President Witt responded that those recommendations are acceptable and see no reason why both can’t be added. 

Senator Kellner asked if people who have significant commercial relationships with UTA must not be solicited for contributions.  President Witt responded that he did not know the answer to that, but he suspects that it would be decided on a case-by-case basis. 

Senator Porter was concerned over the question of intellectual property and ownership rights where the document states that the Board of Regents owns intellectual property created by employees if it was created within the scope of employment. President Witt responded that he would research this and give his findings to the Chair.  He did state that he believed the language was not intended to take ownership of someone’s painting, etc., but was intended to claim ownership of “a new pharmaceutical” or the like.

Senator Cantwell moved to reject endorsement of these proposals.  President Witt stated that it was not presented for vote or approval or endorsement, but for feedback.  Comments are needed, but it will be approved or go forward no matter what.  It is not subject to vote or approval.  UT System is still viewing this “as a work in progress and we have an opportunity to try to correct problems that we have with it.  My belief is that we would better off trying to do everything we can to influence the content of the documents rather than have our response be that we elect not to endorse it; because it is going to go forward.  The Chancellor has made it very clear.”  Chair Moore suggested that “Perhaps, if you believe is not an appropriate kind of document in general, that might be better entertained as a separate motion after we make some suggestions for ways to improve it.”  Senator Cantwell withdrew his motion.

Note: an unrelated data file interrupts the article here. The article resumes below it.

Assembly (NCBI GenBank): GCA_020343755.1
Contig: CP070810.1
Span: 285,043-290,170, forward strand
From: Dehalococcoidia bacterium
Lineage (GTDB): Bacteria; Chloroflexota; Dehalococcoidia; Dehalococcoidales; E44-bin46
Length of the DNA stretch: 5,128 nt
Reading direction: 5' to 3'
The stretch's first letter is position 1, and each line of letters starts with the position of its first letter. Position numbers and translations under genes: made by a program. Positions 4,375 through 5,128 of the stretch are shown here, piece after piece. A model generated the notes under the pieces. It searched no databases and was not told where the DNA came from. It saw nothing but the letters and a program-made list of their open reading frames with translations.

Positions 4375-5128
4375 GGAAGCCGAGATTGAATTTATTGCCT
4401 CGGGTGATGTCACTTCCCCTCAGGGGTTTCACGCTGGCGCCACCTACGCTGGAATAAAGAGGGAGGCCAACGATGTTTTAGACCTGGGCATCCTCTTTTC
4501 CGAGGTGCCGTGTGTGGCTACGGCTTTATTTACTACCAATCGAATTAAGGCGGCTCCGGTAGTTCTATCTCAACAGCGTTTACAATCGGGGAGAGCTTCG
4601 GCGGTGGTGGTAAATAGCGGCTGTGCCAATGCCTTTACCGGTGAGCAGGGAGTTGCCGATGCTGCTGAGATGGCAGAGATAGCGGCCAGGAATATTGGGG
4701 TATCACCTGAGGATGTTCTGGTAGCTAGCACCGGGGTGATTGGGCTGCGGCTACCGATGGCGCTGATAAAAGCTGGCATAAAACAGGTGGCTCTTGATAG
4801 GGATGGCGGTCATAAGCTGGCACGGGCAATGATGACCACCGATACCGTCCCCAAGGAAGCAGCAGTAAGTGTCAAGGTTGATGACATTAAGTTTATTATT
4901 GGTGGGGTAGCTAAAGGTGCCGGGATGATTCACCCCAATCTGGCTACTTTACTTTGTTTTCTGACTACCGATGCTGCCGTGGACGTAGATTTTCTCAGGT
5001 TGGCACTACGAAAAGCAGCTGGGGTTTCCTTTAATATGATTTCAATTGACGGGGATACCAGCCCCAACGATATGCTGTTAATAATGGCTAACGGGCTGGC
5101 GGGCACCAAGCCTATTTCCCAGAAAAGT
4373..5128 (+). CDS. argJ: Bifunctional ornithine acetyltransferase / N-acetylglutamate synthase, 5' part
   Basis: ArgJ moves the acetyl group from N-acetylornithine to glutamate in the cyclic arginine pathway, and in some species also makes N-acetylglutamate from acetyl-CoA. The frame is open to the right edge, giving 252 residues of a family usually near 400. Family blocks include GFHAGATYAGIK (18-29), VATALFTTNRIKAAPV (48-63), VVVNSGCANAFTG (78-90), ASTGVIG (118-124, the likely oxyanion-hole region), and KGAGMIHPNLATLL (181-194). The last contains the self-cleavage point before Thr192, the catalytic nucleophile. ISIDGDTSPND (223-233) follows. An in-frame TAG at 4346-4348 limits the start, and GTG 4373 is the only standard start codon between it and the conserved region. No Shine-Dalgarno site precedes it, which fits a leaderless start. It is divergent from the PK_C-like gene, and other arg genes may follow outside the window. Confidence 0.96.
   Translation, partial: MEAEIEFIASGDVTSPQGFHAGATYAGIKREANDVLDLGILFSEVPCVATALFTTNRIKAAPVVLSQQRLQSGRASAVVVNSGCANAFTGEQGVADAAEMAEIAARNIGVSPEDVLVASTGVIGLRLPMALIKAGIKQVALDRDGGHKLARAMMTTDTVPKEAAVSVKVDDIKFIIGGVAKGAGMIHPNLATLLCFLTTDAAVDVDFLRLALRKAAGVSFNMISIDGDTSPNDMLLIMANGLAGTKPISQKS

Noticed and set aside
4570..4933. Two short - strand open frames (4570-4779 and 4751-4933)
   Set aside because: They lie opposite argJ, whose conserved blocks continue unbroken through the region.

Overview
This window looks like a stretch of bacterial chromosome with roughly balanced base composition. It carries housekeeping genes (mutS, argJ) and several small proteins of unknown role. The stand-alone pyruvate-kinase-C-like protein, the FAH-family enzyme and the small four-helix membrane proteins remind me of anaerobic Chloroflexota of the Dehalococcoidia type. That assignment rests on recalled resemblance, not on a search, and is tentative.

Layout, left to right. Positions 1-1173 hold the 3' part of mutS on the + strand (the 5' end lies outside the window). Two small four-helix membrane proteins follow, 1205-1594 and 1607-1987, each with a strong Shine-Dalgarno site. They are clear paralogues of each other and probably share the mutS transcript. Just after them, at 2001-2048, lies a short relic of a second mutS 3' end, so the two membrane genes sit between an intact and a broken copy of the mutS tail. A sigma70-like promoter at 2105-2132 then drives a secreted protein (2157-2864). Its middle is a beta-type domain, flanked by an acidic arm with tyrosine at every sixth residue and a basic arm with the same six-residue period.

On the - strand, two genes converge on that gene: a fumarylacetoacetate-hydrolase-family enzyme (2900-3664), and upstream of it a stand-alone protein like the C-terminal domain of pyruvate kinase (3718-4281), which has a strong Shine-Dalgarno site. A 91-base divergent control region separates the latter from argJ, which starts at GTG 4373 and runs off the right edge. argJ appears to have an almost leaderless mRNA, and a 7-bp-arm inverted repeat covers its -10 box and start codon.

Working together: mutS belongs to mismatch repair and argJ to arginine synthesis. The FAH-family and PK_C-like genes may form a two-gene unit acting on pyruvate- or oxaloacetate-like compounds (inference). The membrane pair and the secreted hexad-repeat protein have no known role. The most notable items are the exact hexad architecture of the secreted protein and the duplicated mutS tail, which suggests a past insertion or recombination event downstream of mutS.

Chair Moore stated that he understands that the document is being written at the System level and that we can make recommendations to them about how we would like to change it.  “The substance of the words that are in the document are the document you have before you—the rather lengthy Standards of Conduct Guide.  The Committee has made a recommendation on how to edit that.  What we are asking for is an approval from the Senate to forward our recommendations from the President’s Office and then down to the System.”

Senator Kellner moved that the suggestions be forwarded to System.  The motion was seconded and passed for Items 1 and 2.